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Rules of the Game | The Nation

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Rules of the Game

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Near the end of the book, when Carlos and Ega are growing tired of Lisbon's provincial entertainments, they take up Ega's old idea of founding "a journal that would shape literature, educate taste, elevate politics, create civilisation, and, in short, rejuvenate worm-eaten old Portugal." Filled with sudden energy and enthusiasm, they hole themselves up in Afonso's study to draw up a list of collaborators:

About the Author

Marcela Valdes
Marcela Valdes, a board member of the National Book Critics Circle, last wrote for The Nation about Alejandro Zambra.

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However, difficulties began to emerge at once. Ega disliked almost all the writers suggested because they lacked the artistic, Parnassian elegance of style of which he wanted the magazine to be an impeccable model. And Carlos thought certain men of letters quite simply "impossible," although without wishing to confess that what mainly repelled him was their lack of manners and their appalling clothes.

Frustrated, the gentlemen turn to their usual anodyne--a passionate discussion of the future offices' décor:

It would have to be luxuriously furnished, with sofas from Carlos's consulting rooms and a few antiques from the Toca [his country estate]; and above the door (adorned with a liveried doorman), would hang a highly polished black sign with The Portuguese Review in large gold letters. Carlos was smiling and rubbing his hands, thinking how pleased Maria Eduarda would be when she knew about this decision.... Ega, on the other hand, could already see the canary-colored magazine piled up in the windows of bookshops, discussed at the Count de Gouvarinho's soirées, leafed through with horror by politicians in the Chamber.

And so the practical matter of finding writers for this canary-colored masterpiece is lost amid the two men's fantasies. Ten years later, when they meet after a long separation, Ega recalls their youthful ambitions (to be a great scientist! to write a magnificent book!) and declares, "We have failed in life, my friend!"

Retail therapy is, in fact, one of the novel's leitmotifs. Like out-of-shape yuppies who buy mountaineering jackets designed for treks up Mount Everest, Eça de Queirós's characters regularly purchase objects as substitutes for endeavors that they cannot, or will not, undertake themselves. Thus, Carlos's top-of-the-line laboratory equipment replaces actual scientific research; Ega's Wildesque fur coat becomes a stopgap for membership in a real bohemian society. And the ultimate substitute is, of course, their circle's use of luxury goods as a replacement for a true reformation of Portuguese society--a situation that Eça de Queirós ridicules when Carlos's friend Dâmaso Salcede announces his belief in individual action:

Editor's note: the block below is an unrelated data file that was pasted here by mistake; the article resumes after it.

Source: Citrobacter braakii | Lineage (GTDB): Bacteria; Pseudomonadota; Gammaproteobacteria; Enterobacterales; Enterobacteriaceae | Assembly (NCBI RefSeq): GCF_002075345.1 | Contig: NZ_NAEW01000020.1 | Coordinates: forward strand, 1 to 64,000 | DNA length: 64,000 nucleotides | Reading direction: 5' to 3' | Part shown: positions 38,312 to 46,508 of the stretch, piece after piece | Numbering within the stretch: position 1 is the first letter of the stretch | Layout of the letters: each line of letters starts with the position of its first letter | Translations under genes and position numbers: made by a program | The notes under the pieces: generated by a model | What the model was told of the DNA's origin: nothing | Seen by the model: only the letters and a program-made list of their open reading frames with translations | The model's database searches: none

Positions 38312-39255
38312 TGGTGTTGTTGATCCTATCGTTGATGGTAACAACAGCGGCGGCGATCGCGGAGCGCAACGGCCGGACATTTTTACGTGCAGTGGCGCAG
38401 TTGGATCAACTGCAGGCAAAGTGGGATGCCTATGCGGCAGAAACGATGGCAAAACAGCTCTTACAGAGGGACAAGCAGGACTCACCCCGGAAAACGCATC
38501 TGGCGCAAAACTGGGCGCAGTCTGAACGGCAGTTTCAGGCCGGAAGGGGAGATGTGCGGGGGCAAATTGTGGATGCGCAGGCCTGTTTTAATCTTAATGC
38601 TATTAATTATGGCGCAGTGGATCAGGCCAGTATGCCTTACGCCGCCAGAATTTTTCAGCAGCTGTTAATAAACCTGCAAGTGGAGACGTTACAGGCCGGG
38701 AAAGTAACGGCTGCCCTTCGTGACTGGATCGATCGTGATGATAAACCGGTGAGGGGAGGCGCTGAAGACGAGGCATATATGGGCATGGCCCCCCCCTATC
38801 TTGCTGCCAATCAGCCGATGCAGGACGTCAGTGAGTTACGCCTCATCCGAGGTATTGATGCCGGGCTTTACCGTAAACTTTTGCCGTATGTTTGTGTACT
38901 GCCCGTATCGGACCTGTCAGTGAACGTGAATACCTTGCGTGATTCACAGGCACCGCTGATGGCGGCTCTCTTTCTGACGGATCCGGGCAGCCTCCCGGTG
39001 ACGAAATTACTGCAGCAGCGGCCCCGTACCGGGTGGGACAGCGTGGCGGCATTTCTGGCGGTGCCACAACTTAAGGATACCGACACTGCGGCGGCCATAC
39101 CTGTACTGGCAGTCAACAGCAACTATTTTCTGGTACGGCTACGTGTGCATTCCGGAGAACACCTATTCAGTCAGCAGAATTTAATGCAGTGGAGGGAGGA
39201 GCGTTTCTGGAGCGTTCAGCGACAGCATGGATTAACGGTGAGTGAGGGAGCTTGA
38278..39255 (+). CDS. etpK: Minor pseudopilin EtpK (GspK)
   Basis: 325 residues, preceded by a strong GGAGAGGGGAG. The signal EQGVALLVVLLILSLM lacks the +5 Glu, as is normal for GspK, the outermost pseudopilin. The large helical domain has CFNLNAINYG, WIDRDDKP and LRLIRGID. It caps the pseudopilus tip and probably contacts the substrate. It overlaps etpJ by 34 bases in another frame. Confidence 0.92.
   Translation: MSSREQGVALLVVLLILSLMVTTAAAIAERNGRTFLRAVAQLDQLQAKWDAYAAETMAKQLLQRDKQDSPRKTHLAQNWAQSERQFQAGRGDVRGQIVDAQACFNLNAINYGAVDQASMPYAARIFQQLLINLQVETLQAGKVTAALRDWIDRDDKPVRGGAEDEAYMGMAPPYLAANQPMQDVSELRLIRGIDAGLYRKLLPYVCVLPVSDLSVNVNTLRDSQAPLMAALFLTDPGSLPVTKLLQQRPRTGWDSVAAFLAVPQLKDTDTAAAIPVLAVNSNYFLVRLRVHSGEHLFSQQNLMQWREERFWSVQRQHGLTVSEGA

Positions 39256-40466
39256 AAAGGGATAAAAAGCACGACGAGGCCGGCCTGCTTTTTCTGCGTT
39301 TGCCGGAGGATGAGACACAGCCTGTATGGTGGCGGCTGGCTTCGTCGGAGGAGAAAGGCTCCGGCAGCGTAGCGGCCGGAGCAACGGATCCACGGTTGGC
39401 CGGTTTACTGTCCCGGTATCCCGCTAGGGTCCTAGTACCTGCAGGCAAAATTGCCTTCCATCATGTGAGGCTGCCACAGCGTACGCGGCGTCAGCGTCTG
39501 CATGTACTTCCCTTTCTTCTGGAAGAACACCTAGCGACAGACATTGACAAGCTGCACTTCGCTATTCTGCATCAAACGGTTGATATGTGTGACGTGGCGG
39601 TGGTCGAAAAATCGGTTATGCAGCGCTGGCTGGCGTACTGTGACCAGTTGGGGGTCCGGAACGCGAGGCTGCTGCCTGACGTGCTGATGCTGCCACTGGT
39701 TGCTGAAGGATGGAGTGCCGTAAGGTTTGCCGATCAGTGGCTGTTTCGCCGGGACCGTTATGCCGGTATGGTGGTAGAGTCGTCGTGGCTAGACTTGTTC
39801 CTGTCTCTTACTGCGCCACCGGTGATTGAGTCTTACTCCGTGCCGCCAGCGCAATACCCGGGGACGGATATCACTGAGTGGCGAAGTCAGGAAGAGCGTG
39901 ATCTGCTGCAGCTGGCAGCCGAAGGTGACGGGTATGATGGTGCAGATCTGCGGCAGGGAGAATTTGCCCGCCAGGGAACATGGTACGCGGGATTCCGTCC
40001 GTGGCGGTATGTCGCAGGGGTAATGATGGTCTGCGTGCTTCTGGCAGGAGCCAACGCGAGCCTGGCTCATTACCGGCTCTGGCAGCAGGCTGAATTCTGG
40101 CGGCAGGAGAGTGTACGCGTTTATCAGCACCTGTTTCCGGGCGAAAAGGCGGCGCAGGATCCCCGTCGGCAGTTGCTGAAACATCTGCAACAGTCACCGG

"I believe that every person should contribute in some way to the civilisation of their country."
 "Well spoken, Senhor Salcede!" cried Afonso. "You have said a great and noble thing!"
 "It's true, isn't it?" declared Dâmaso triumphantly, bursting with pride. "I, for example..."
 "You?" came the cry from every side. "What have you done for civilisation?"
 "I've ordered a white frock-coat for the day of the races and I'll be wearing a blue veil on my hat!"

Ultimately, Carlos's moral failure is poignant, rather than merely comedic, because he is one of the few characters in The Maias to display real intelligence. During the few months he actually applies himself to his medical practice, he saves a woman from diphtheria and comes up with the idea for a sort of flu vaccine. So when Carlos moves to Paris after the death of his grandfather (and after losing Maria Eduarda, a stunning femme fatale), Portugal's hope for a First World future seems to leave town with him.

A friend of the family sums it up at Afonso's funeral: "You won't find people like those Maias now, my boys--lion-hearted, generous, valiant! Everything seems to be dying in this wretched country of ours!" Ega puts it more plainly: how will Portugal ever have the "personnel" it needs to catch up with the rest of Europe if he and Carlos, "who have all the right skills," do nothing but drive their dogcarts?

It's hard to tell how much Eça de Queirós subscribed to the belief that progress in Portugal needed to come from the upper class--he does the fly on the wall rather too well. Occasionally, his omniscient narrator will let loose an opinion or two--remarking, for example, that the "poison" of dilettantism had entered Carlos's blood--but mostly Eça de Queirós subordinates his narrator to his characters' perceptions. Instead, he relies on more subtle techniques like symbolism, juxtaposition, allegory and irony to communicate his own opinions.

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